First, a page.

Specifically, Commenters urge the Commission to modify its broadcast ownership rules as follows: Local TV: The Commission should return to a single-license restriction on local television ownership. Digital television enables licensees to broadcast multiple program streams using a single license, thus obviating the need to acquire a second or third license to provide additional programming to the public. Moreover, the predicted programming benefits from common ownership, on which the Commission relied in relaxing local television ownership rules in 1999, have failed to materialize. A single-license restriction would promote diversity of viewoints, improve local service, increaese competition, and give licensees the incentive to use the spectrum more efficiently.
Newspaper-Broadcast Cross-Ownership: The Commission should retain the current prohibition on common ownership of a daily newspaper and a broadcast station serving the same area. Recent developments that allow both broadcasters and newspaper publishers to disseminate content on other platforms have undercut arguments for relaxing the cross-ownership restriction. Moreover, studies and anecdotal evidence show little or no public benefit from cross-ownership. Retaining the current rule with a modification to close up the loophole created by the extension of license terms to eight years would best serve the goals of diversity, localism and competition. However, if the Commission concludes that some relaxation is necessary, it would best be accomplished by modifying the waiver policy to allow waivers where certain objective criteria are met indicating that the waiver would benefit the public and to disallow waivers in categories of cases where the diversity of local news sources available to public would be reduced.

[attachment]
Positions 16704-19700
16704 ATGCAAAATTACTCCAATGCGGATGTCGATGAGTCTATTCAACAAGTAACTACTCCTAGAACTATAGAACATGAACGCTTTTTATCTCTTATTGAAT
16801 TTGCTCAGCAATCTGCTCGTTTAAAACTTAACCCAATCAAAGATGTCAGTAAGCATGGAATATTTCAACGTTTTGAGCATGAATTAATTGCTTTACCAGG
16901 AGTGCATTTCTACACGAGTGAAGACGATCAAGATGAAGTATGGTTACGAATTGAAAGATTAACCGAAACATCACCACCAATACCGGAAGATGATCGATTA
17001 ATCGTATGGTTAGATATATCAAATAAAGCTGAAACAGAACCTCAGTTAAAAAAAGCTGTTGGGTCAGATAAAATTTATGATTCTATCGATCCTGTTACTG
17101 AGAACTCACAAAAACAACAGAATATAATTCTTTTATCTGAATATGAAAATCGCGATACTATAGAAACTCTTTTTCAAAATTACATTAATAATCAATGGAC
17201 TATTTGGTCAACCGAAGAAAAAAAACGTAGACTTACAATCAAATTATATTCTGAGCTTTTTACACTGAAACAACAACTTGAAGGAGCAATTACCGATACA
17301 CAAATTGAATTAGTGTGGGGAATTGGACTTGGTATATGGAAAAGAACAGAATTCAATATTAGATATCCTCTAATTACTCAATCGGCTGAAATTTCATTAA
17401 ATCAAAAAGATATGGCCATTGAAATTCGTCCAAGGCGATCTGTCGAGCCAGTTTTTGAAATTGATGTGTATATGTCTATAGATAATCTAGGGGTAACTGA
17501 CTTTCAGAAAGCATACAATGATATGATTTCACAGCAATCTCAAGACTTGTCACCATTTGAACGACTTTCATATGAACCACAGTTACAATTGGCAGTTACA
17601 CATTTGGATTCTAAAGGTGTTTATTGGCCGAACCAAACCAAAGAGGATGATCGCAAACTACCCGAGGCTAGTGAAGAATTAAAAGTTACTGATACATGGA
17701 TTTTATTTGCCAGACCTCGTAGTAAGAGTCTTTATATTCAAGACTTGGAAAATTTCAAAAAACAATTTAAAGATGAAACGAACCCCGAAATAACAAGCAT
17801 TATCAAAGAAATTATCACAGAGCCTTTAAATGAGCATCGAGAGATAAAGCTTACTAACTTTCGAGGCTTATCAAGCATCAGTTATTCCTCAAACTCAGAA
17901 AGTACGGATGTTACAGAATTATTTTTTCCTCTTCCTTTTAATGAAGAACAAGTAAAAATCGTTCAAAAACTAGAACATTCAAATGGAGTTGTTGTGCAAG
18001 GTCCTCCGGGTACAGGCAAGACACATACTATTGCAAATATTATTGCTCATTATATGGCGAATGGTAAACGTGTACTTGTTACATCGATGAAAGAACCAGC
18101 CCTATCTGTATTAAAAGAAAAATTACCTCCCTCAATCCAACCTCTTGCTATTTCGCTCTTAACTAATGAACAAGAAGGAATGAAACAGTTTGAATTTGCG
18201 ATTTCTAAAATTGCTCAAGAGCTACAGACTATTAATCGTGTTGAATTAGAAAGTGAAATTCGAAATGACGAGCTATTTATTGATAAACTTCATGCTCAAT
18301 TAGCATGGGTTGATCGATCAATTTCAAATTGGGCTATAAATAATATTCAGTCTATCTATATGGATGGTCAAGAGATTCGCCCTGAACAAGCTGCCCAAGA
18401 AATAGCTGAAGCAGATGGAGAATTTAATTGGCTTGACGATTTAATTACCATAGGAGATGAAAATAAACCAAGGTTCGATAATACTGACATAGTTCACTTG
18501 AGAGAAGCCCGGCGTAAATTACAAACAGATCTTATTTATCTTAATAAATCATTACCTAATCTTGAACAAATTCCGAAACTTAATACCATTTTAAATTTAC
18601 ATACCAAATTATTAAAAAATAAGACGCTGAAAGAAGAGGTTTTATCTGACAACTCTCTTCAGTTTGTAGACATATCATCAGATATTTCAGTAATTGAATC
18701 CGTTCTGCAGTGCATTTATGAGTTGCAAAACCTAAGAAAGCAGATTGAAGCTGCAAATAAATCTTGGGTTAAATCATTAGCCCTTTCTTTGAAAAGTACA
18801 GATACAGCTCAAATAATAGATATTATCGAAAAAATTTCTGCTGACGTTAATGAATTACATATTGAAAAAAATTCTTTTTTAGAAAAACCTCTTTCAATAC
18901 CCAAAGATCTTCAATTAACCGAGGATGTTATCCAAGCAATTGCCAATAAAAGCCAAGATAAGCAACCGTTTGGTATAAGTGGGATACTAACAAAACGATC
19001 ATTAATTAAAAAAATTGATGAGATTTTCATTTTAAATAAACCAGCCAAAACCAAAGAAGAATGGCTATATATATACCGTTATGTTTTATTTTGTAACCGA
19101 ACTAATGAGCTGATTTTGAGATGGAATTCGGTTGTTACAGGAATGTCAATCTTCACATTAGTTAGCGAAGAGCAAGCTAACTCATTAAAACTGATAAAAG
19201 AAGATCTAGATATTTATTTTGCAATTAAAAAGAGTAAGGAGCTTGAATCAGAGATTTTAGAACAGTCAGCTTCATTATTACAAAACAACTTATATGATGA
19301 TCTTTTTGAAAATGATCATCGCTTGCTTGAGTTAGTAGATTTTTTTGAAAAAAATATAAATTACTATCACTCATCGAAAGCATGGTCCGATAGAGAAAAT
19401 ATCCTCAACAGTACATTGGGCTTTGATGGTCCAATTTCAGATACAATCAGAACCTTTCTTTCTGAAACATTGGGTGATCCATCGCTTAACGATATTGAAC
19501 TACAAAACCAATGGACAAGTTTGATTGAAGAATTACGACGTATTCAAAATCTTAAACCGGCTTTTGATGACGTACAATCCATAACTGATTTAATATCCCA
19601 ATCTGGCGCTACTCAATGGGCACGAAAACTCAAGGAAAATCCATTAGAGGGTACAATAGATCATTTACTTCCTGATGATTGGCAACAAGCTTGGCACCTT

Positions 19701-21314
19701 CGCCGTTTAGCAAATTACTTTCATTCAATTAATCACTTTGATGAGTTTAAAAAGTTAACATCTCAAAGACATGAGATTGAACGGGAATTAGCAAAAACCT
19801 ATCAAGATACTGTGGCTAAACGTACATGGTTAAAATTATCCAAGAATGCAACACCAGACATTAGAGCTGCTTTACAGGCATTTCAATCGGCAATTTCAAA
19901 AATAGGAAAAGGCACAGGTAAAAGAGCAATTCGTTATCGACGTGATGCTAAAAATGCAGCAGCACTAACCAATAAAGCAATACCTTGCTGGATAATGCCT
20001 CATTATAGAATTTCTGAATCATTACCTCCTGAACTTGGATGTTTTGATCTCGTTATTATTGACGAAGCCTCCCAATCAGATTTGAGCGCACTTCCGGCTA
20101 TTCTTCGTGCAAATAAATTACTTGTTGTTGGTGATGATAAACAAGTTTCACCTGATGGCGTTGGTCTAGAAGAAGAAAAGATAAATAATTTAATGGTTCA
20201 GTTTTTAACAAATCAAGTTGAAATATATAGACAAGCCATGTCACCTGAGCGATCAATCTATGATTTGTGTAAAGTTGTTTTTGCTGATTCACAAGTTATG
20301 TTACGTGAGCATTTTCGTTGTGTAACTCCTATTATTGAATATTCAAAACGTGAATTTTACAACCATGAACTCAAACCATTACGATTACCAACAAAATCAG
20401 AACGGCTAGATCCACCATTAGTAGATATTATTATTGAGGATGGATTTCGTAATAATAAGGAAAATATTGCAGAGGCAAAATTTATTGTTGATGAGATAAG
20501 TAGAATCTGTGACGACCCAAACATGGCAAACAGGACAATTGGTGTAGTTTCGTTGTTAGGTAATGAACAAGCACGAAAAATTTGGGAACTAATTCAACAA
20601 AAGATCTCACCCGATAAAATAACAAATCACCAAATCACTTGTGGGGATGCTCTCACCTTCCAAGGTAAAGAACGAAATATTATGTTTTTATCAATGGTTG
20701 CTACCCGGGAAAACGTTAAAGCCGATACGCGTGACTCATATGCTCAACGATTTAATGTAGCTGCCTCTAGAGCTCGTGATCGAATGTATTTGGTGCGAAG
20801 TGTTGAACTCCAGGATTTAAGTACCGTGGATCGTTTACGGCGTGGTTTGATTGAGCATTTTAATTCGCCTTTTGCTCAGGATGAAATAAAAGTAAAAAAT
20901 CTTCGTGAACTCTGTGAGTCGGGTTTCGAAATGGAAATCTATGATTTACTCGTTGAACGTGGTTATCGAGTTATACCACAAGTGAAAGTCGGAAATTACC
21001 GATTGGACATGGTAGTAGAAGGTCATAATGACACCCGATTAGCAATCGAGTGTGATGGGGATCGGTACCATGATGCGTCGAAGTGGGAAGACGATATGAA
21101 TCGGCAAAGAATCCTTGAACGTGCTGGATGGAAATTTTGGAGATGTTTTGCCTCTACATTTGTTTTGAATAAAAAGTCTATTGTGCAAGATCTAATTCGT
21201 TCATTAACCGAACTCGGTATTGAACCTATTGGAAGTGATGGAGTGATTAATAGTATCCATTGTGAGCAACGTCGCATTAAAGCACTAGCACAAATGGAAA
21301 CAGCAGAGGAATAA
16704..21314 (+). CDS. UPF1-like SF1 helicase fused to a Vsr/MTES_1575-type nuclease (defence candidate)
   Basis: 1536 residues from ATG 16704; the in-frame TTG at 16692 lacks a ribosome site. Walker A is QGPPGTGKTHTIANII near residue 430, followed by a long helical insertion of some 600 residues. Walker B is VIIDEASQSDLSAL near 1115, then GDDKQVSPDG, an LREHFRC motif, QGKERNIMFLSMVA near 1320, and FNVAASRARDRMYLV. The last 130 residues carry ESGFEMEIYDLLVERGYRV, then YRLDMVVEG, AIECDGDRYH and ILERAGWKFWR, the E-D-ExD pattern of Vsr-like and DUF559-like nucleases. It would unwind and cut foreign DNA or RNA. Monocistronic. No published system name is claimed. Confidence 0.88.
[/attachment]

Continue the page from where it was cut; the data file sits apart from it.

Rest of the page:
Radio-TV Cross-Ownership: The Commission should reinstate a ban on radio-television cross-ownership. Reinstating the prohibition would promote diversity, competition and localism. According to the Media Burea's recently released study, television stations that are cross-owned air less local news. Moreover, the Commission cannot retain the Cross Media Limit found arbitrary by the Third Circuit in Prometheus, nor can it simply return to the 1999 rule, because it suffers from the same defects as the Cross Media Limit.
Local Radio: The Third Circuit found most radio markets to be "excessively concentrated." That excessive concentration continues today. The Commission should lower the maximum number of stations that may be commonly owned in a market. Lowering the limit and requiring divestiture within a reasonable time will increase opportunities for minorities and women to acquire radio stations, foster the diversity of views available to the public, improve local service, and encourage efficient use of the spectrum. Commenters also urge the Commission to retain the AM/FM subcaps.
Data Collection, Monitoring and Enforcement: Whether the Commission retains or modifies the rules, it should proceed in a deliberate and cautious manner so that the effects of any changes can be assessed and corrective action taken if needed. To accurately document and study the effects of any changes to the media ownership rules, the Commission must improve its data collection and analysis. The Commission should also strictly enforce the ownership limits and policies.
Download the full comments (PDF).